Valuing mangrove benefits: contribution of mangrove forests to local livelihoods in Bhitarkanika Conservation Area, East Coast of India
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- Hussain, S.A. & Badola, R. Wetlands Ecol Manage (2010) 18: 321. doi:10.1007/s11273-009-9173-3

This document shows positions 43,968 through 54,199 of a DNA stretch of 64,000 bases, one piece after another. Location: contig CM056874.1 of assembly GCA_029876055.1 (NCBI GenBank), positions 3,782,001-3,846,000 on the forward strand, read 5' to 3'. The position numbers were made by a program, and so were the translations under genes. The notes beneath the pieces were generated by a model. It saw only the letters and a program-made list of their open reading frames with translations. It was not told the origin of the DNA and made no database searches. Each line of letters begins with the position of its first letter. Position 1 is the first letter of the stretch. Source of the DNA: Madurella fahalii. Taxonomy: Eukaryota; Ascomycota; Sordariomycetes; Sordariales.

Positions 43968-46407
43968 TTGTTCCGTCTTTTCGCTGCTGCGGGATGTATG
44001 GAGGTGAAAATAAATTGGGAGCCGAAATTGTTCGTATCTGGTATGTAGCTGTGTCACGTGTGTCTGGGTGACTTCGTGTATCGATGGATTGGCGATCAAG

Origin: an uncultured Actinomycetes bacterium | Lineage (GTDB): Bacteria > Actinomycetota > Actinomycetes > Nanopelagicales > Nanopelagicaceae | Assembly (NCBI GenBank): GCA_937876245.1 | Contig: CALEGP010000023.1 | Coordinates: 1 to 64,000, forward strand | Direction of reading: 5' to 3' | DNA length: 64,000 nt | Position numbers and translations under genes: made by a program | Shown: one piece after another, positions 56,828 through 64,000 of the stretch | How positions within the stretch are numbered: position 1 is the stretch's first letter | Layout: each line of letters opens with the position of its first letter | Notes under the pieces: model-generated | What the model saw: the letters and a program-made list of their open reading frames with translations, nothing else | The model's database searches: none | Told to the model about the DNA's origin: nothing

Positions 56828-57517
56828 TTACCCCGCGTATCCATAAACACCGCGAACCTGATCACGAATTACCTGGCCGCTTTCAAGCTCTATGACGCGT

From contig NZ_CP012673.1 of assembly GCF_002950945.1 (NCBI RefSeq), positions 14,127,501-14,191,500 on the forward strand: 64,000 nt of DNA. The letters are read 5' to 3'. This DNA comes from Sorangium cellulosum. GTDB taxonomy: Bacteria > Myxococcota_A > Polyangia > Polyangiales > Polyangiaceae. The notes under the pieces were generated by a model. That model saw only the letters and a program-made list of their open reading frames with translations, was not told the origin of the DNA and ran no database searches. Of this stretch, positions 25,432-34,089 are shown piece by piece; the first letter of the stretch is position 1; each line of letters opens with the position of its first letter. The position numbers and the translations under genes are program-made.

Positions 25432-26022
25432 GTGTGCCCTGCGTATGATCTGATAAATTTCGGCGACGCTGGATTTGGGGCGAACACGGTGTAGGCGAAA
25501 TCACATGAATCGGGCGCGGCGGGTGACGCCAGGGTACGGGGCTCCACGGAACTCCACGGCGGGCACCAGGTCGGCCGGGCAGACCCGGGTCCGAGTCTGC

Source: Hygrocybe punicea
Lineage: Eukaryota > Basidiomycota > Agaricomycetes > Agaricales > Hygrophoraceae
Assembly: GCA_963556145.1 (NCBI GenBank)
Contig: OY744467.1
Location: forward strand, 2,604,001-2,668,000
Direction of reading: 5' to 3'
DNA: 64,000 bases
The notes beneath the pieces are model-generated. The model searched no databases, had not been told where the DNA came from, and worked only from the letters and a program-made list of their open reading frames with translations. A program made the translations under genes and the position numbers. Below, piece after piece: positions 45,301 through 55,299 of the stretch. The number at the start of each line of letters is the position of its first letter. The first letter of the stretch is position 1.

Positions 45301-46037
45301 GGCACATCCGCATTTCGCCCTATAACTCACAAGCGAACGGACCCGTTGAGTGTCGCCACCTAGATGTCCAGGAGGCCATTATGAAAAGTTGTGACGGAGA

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The consumptive benefits of mangrove forests to subsistence economy receive little recognition. This paper quantifies the value of provisioning services of mangrove forests to local livelihoods in terms of forestry and fishery products. To examine the use of mangrove products, 324 households from 36 villages in the Bhitarkanika Conservation Area located in East Coast of India were surveyed using structured questionnaires. For estimating the contribution of mangrove forests to fish productivity, fish production was evaluated in three stages—inshore fishery, offshore fishery and the role of mangrove forests as nursery ground for fish and shellfish. The findings revealed that 14.2% of the fuel need of each household was being met by the forests. Other forestry products used were timber, honey and thatch grass. During the study, 14 species of fish and three of shellfish were recorded. The total catch for inshore fishery was estimated as 3.77 kg h−1 having market price of US$ 2.25. In offshore fishery the number of species caught as well as income from the catch was higher in areas with mangroves (US$ 44.61 h−1) than in those without mangroves (US$ 2.62 h−1). The market price of the forestry and fishery products used by the people was estimated as US$ 107 household−1 annum−1. The resources extracted from mangrove forests contributed to more than 14.5% of the total income of the household. This was around 30% for the households residing in the immediate vicinity of the forests. This study suggests that provisioning services provided by the mangrove forests are of significant importance to the coastal communities as they increase the resilience and sustainability of the local economy.